Silicon Valley Hotels Sell for $117.3MM Even as Recovery Lags

Hyatt Place San Jose Airport

By Meghan Hall

Within the Bay Area’s hospitality industry, an interesting trend has arisen: While the sector struggles to recover amid limited demand from consumers, the market is still seeing activity from investors keen on moving forward with property deals regardless of the circumstances. In three recently closed deals, several Silicon Valley hotels have sold for a combined $117.3 million, according to public records and sources familiar with the deals.

The larger deal, which involved two hotels, took place in San Jose. The Hyatt Place San Jose Airport, located at 82 Karina Court, sold for $47.7 million, or about $530,000 per room. In all, the hotel  has 90 keys. The second hotel, called Hyatt House San Jose Airport, totals 165 rooms and is located at 2105 N. First St. in San Jose. That property sold for $41.4 million, or about $250,909 per room. The hotels were sold to Veeraganti Ranganath, who is believed to have bought out an investment partner in the deal.

In the second transaction to close was for the TownePlace Suites by Marriott in Campbell, located at 700 E. Campbell Ave. The deal closed on November 9th at $28.237 million, or about $297,231 per room, according to public records. The hotel was acquired by Walnut Creek, Calif.-based Lotus Hotels. The seller was Campbell Suites Group LLC, which is associated with Wichita, Kansas-based TMH Hotels Inc.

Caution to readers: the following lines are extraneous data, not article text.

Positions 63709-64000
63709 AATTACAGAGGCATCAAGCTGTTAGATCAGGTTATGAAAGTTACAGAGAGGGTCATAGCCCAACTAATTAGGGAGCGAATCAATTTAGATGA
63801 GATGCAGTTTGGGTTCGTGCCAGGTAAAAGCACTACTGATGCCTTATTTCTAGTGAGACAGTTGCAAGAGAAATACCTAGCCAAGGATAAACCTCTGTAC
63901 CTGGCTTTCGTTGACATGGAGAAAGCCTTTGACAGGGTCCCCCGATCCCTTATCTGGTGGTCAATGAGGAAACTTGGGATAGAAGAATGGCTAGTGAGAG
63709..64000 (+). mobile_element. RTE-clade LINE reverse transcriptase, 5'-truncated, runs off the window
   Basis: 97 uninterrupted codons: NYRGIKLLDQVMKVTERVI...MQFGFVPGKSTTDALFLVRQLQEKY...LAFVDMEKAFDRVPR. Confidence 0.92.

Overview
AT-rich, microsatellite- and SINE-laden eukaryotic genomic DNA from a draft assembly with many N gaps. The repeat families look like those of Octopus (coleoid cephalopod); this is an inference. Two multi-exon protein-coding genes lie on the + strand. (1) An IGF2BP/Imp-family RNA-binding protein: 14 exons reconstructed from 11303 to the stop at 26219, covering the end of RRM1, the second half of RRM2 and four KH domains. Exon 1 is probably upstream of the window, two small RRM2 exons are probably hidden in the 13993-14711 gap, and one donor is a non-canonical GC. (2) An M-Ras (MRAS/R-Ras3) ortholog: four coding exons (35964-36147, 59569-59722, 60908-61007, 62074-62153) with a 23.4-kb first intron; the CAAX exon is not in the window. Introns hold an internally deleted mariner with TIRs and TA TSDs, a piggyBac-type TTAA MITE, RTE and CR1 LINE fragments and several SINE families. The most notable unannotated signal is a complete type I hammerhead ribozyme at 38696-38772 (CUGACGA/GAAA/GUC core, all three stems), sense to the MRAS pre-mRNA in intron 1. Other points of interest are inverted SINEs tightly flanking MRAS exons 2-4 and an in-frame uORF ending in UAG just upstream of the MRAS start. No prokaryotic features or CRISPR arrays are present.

The deals highlight the depth of investor interest in a market that has struggled to recover fully from the COVID-19 pandemic. While sentiments about the market were fairly positive during the spring and early summer as a result of the vaccine rollout, how the market will be impacted by the Omicron variant remains to be seen. 

Even prior to the newest variant, national lodging demand was not forecasted to reach pre-pandemic levels until the fourth quarter of 2023, according to CBRE Hotels Research. Recovery in occupancy was not expected to recover until the first quarter of 2024. However, with companies delaying their return to the office and potential travel restrictions looming, the impact on hotels remains unclear.

Nevertheless, hotels are continuing to trade. In November, Sunstone Hotel Investors paid $117.5 million for the Four Seasons Napa Valley. In September, AWH Partners and The Roxborough Group purchased San Francisco’s Villa Florence Hotel for $87.5 million, while the newly-developed Hilton Garden Inn sold to the same investors for $38.9 million. Combined, the sales are a clear mark of optimism in a market whose future remains uncertain.

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